Many of us need to “fall back” for the Daylight Saving Time change on November 1, and now is the time for students to start planning for the transition.
The world’s largest online learning community Brainly conducted a survey of 1,700 U.S. high schoolers earlier this year and found that 65 percent of U.S. students reported feeling constantly tired or low energy.
Patrick Quinn, a parenting expert at Brainly, says: “The time switch may be an automatic switch for our iPhone, however, our body is not programmed like a man-made clock. That’s why it’s important to take the necessary steps to ensure our internal clocks adjust adequately. This is even more important for kids and teenagers because their bodies and minds are growing, and because their sleep directly impacts their academic performance.”
Here are his top four tips for students to adjust their bodies and sleep schedules to the time change this weekend.
- Check your local sunrise and sunset times, and adjust your school day routine as needed. Before the stark time change goes into effect and clocks “fall” back an hour, students should plan ahead and familiarize themselves with how their days will look for the rest of the year. For example, if a student normally does their homework and then goes outside to practice basketball, they may want to consider saving homework for after basketball so it’s not dark when they’re playing. In the same vein, if there are certain activities or chores that need to be done during daylight hours, make a plan for how your routine will change to accommodate them after the time change.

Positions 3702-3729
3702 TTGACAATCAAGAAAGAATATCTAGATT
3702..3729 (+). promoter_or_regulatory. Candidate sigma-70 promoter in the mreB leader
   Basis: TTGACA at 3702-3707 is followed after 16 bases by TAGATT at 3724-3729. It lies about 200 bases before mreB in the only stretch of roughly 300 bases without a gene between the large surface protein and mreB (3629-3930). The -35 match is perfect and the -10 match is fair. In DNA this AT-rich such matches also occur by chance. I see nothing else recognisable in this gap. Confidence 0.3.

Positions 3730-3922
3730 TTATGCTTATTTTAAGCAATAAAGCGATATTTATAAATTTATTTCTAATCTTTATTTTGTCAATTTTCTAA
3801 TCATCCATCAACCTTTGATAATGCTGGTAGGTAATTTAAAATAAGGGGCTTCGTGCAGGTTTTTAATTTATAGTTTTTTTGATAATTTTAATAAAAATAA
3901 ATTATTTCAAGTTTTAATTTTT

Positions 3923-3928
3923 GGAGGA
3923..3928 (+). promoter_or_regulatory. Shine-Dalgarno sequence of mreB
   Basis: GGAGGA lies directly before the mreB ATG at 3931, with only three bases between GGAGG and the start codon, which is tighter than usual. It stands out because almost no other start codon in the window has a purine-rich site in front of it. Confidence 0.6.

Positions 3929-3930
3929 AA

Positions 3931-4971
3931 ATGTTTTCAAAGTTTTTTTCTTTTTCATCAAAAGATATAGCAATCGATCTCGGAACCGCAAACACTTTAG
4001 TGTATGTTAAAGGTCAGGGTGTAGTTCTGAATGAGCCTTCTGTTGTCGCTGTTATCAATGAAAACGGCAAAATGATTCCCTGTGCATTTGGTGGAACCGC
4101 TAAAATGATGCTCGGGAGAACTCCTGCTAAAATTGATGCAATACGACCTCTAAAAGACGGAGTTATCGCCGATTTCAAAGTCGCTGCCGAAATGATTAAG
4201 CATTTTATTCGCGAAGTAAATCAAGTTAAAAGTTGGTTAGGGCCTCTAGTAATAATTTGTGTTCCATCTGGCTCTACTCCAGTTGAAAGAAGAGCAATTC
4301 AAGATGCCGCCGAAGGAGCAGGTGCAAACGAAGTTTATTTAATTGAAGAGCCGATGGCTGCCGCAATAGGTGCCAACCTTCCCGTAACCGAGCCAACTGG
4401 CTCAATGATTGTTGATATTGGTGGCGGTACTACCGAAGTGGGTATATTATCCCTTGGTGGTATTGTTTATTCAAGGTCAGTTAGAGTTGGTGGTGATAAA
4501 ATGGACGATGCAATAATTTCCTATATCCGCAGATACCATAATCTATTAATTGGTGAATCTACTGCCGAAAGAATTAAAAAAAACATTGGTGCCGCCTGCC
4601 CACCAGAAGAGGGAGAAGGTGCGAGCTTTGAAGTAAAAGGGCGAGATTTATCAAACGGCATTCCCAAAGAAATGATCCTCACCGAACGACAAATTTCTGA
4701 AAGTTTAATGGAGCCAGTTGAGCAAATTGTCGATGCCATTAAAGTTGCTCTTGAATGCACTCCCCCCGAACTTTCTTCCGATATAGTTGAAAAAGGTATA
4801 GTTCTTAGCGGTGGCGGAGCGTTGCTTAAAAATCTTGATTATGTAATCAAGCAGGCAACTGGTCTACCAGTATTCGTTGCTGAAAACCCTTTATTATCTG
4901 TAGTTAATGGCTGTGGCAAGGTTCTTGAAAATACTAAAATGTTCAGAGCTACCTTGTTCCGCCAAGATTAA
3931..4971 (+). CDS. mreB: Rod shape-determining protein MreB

- Keep your dinnertime consistent. Our sleep cycle and our eating patterns affect each other, so on the days around the time change, eat at the same time or even a little early. Also, try to eat more protein instead of carbohydrates. (This might seem like good everyday advice, but it’s even more important during time changes.) Avoid the pasta in lieu of fish, nuts, and other sources of protein for dinner this week.
- Get more light! Go outside and get exposure to morning sunlight on the Sunday after the time change to help regulate your internal clock. Having shorter daylight hours affects our mood and energy levels, decreasing serotonin, which in turn has a negative effect on concentration and academic performance. Making time to take a morning or early afternoon walk outside when the sun is out can make all the difference in the world. If the shorter days are impacting students’ moods and energy levels, they could also try using a light therapy box or an alarm light that brightens as they wake up.
- Practice healthy habits before bedtime. An hour before bedtime, put your phone, computer, or tablet away. Electronics’ high-intensity light hinders melatonin, a hormone that triggers sleepiness. The light stimulates your brain and makes sleep difficult the same way sunlight does. Also, turn off the television and pick up a book. Take a warm shower. Dim the lights. Relax.
“Research has proven getting enough sleep is not only vital to academic success, but it also improves students’ immune systems, boosts moods, enhances memory recall, and reduces stress,” says Quinn. “For this reason, the importance of preparing for Daylight Savings Time in advance cant’ be stressed enough.”
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